4. Haplotyping Problem, A Clustering Approach

    SciTech Connect

    Eslahchi, Changiz; Sadeghi, Mehdi; Pezeshk, Hamid; Kargar, Mehdi; Poormohammadi, Hadi

    2007-09-06

    Construction of two haplotypes from a set of Single Nucleotide Polymorphism (SNP) fragments is called haplotype reconstruction problem. One of the most popular computational model for this problem is Minimum Error Correction (MEC). Since MEC is an NP-hard problem, here we propose a novel heuristic algorithm based on clustering analysis in data mining for haplotype reconstruction problem. Based on hamming distance and similarity between two fragments, our iterative algorithm produces two clusters of fragments; then, in each iteration, the algorithm assigns a fragment to one of the clusters. Our results suggest that the algorithm has less reconstruction error rate in comparison with other algorithms.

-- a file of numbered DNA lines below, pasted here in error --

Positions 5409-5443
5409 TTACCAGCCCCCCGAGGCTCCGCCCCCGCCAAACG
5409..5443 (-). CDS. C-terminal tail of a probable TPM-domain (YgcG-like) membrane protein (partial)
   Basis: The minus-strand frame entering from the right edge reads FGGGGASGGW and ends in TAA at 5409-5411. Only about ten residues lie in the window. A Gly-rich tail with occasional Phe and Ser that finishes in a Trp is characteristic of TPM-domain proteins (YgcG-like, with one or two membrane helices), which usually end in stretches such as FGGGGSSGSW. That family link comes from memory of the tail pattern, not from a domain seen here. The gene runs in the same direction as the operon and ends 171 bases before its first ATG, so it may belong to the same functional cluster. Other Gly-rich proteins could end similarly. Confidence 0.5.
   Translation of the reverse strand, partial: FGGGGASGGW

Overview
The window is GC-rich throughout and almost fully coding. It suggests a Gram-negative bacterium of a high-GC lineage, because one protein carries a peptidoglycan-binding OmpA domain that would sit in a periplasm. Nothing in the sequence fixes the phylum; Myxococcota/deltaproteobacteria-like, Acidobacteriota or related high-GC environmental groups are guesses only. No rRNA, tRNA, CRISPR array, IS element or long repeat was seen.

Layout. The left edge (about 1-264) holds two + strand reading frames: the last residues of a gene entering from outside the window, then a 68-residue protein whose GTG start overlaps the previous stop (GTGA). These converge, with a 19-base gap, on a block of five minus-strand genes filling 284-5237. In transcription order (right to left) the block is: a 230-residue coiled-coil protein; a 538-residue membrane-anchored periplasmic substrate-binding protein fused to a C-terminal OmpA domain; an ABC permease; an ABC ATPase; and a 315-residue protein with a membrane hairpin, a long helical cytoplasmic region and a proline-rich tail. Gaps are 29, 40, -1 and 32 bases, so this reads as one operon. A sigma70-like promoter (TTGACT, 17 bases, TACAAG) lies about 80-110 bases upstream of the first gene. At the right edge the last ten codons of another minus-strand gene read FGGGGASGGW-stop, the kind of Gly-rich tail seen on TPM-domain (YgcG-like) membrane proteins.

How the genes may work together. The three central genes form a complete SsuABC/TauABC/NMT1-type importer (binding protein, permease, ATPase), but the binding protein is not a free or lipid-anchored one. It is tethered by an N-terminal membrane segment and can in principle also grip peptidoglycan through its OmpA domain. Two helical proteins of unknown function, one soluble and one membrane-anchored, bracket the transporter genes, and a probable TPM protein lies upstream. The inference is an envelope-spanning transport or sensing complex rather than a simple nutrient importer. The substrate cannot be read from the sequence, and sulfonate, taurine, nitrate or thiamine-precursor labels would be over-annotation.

5. Haplotyping Problem, A Clustering Approach

    NASA Astrophysics Data System (ADS)

    Eslahchi, Changiz; Sadeghi, Mehdi; Pezeshk, Hamid; Kargar, Mehdi; Poormohammadi, Hadi

    2007-09-01

    Construction of two haplotypes from a set of Single Nucleotide Polymorphism (SNP) fragments is called haplotype reconstruction problem. One of the most popular computational model for this problem is Minimum Error Correction (MEC). Since MEC is an NP-hard problem, here we propose a novel heuristic algorithm based on clustering analysis in data mining for haplotype reconstruction problem. Based on hamming distance and similarity between two fragments, our iterative algorithm produces two clusters of fragments; then, in each iteration, the algorithm assigns a fragment to one of the clusters. Our results suggest that the algorithm has less reconstruction error rate in comparison with other algorithms.

  6. Performance of HLA allele prediction methods in African Americans for class II genes HLA-DRB1, −DQB1, and –DPB1

    PubMed Central

    2014-01-01